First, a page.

There was much reflective silence on our journey home. It was as if Jesus’ blessing hovered over all of us. As I walked, I kept thinking of Jesus’ invitation to welcome God’s kingdom like a child. I thought of you and your curiosity. The open way you receive new friends. Your willingness to learn. Your receptivity to my hugs and love. Your excitement over small details. Your delight in a single blade of grass. I thought, “Is this the unadorned way to experience the closeness of God in the here and now?”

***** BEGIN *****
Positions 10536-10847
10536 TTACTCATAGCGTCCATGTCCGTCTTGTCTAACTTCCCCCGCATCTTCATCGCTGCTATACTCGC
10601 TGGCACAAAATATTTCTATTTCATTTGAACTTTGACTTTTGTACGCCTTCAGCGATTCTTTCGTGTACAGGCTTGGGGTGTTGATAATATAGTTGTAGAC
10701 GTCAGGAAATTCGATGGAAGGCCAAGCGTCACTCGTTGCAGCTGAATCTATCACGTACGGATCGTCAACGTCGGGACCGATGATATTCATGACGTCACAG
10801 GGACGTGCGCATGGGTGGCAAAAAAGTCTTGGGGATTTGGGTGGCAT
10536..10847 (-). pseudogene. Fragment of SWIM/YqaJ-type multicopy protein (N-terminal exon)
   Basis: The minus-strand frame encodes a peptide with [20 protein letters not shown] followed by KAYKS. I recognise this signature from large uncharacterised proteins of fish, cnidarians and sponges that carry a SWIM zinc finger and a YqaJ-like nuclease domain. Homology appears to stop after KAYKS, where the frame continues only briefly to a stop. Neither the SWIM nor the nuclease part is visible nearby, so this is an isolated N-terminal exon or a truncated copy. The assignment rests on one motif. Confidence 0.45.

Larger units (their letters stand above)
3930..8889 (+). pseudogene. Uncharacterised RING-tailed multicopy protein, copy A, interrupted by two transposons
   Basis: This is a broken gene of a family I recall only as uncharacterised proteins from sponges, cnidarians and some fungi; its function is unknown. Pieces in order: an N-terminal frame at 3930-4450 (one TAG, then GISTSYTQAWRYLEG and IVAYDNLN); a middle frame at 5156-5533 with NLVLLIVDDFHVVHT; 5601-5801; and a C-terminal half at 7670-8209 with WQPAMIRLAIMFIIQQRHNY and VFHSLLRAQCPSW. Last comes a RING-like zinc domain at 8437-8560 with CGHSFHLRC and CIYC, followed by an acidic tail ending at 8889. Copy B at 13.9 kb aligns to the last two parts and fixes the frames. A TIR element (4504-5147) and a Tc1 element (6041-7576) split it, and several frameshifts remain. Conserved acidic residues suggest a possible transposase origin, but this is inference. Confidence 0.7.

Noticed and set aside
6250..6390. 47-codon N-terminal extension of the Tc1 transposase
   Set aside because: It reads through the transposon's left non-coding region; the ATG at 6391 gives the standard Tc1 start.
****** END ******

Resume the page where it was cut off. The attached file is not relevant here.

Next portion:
From that day forward, I realized, it is not I who needed to teach you, but you to teach me. I began to observe your ways. Over time, I’ve practiced imitating your wonder at the simple pleasures of life. In so doing, I have seen a glimpse of God’s kingdom on this earth. Thank you, dear child, for this most precious gift.
What quality or interest did you have as a child that, as time has gone on, you have disconnected from? Is there a way to reignite this in your life?
With a Child:
Get a game out. Play with the rules the child decides on.